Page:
Professor of Digital Life, Bangor University, UK
How can society get the best out of AI technology when it permeates our private lives, and affects the most intimate dimensions of human life? According to Andrew McStay, a new class of data, ‘intimate data’, is required to plug a lacuna in regulation of this type of ‘emotional AI’.
Emotional Artificial Intelligence (emotional AI) refers to technologies that use affective computing and artificial intelligence techniques to sense, learn about and interact with human emotional life. Such technologies are already becoming increasingly present in everyday objects and practices. Examples include use in digital assistants, and in cars and border control. Emotional AI is also being used to regulate and optimize the ‘emotionality’ of spaces, such as workplaces, hospitals, prisons, classrooms, travel infrastructures, restaurants, retail and chain stores.
Such use of emotional AI raises profound societal questions. According to the author, there has been an over-emphasis on identification in data privacy regulation, while non-identifying soft biometric data about emotional life has been neglected. He calls for a new class of data: ‘intimate data’ (i.e. data that is sensitive, without being personal). Moreover, he argues for a group and collective understanding of privacy.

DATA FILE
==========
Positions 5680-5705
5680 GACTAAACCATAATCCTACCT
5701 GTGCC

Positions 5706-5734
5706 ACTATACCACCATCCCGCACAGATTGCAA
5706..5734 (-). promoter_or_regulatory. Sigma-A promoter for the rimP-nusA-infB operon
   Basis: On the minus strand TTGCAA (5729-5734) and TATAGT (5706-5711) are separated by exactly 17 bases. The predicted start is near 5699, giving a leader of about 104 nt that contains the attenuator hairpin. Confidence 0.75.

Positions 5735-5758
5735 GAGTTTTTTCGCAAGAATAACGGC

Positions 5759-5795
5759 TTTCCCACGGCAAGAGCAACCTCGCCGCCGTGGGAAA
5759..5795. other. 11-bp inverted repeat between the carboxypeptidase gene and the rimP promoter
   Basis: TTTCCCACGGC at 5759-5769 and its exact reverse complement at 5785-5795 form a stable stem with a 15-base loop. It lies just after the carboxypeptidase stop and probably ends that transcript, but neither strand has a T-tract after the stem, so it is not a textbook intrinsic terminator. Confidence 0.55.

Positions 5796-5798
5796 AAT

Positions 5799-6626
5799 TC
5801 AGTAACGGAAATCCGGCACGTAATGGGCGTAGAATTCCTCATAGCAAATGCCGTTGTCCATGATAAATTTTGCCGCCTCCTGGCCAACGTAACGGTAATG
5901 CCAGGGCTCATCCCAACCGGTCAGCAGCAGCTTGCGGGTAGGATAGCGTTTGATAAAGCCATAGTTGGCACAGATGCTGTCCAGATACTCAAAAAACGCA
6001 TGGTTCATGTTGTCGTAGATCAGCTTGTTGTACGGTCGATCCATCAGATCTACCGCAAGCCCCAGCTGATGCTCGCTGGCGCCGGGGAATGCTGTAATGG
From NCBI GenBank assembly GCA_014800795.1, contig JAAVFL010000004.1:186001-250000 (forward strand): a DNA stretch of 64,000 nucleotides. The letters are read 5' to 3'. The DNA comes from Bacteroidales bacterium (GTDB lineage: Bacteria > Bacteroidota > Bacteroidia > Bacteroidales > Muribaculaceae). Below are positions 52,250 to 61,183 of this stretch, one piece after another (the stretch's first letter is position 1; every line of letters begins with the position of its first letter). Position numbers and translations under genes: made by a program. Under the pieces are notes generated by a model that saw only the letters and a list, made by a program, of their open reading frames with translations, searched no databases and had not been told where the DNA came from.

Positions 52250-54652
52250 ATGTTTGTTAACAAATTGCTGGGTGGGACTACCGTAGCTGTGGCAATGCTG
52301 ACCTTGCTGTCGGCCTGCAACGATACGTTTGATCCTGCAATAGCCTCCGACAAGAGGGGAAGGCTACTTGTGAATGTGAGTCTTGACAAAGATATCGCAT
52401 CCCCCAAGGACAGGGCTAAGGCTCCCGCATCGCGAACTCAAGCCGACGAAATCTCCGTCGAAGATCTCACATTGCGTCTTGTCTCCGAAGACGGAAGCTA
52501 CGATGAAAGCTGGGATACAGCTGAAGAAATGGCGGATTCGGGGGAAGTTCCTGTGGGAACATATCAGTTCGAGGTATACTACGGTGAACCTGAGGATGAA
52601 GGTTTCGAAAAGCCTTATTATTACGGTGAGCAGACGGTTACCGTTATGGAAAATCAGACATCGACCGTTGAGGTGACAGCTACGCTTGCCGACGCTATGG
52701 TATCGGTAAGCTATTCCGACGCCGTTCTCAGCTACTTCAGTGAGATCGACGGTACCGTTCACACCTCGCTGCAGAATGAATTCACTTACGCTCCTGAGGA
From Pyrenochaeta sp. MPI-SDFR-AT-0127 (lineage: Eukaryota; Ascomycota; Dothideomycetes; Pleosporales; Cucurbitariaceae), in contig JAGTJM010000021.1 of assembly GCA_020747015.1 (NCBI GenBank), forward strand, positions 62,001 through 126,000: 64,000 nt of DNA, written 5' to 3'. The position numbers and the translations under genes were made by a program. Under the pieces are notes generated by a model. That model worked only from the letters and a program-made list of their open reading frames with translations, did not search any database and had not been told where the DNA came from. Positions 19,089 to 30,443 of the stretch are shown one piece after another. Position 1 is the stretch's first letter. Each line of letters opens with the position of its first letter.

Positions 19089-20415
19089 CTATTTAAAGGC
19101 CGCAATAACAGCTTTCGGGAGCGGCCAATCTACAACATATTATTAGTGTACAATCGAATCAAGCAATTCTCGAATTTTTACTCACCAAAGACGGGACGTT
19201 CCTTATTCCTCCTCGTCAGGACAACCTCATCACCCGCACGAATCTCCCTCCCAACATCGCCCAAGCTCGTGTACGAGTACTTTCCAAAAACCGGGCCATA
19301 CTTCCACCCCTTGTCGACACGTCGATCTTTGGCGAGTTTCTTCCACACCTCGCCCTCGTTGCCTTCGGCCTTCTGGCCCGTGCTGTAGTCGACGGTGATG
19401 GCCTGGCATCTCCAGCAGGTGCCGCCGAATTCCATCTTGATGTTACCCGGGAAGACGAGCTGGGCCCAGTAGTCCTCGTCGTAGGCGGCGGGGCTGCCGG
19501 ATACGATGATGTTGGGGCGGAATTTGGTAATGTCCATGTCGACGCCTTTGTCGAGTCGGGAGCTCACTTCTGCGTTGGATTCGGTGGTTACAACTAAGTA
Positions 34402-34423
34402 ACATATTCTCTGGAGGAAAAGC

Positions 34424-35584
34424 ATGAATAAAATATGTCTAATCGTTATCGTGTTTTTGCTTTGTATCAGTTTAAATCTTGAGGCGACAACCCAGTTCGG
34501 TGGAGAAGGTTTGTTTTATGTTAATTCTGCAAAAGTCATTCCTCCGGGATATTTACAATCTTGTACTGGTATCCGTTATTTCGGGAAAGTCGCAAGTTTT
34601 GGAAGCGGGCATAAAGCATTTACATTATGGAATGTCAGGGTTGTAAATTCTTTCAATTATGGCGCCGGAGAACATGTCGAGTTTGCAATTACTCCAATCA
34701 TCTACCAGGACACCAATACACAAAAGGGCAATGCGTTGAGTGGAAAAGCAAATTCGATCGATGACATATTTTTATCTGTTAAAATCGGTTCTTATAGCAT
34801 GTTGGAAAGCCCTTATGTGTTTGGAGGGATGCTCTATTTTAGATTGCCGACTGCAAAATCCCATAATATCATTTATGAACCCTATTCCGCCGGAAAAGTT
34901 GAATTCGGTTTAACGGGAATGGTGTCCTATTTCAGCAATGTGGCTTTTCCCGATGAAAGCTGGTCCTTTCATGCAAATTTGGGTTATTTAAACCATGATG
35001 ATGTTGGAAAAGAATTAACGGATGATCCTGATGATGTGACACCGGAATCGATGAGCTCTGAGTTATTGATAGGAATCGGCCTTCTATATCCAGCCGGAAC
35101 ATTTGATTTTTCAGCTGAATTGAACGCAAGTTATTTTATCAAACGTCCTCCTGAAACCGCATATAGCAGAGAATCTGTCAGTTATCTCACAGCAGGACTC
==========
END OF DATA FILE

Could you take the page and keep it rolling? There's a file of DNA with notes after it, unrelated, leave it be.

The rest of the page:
According to McStay, there is nothing innately wrong with emotional AI; these technologies can serve, assist and entertain, if they are built and deployed in a way that respects the wishes of individuals and groups. But in order to do so, ‘intimate data’ needs serious attention from Europe’s regulators.
From the Bangor University website:
Andrew McStay is the Director of the Network for the Study of Media and Persuasive Communication at Bangor University where he also lectures on media, privacy and digital culture. He advises widely on trends in digital technology, ethical implementation and policy. Most recent books are Emotional AI: The Rise of Empathic Media (Sage, 2018), Privacy and the Media (Sage, 2017) and Digital Advertising 2nd ed (Palgrave-MacMillan, 2016). I am also author of Privacy and Philosophy (Peter Lang, 2014); Creativity and Advertising (Routledge, 2013) and The Mood of Information (Continuum, 2011). His most recent work continues to focus on AI, emotional life and media. See his website emotionalAI.org for more.
The views expressed in this paper are those of the author and do not necessarily reflect the views or policies of the Knowledge Center Data & Society or CiTiP. The paper aims to contribute to the existing debate on AI.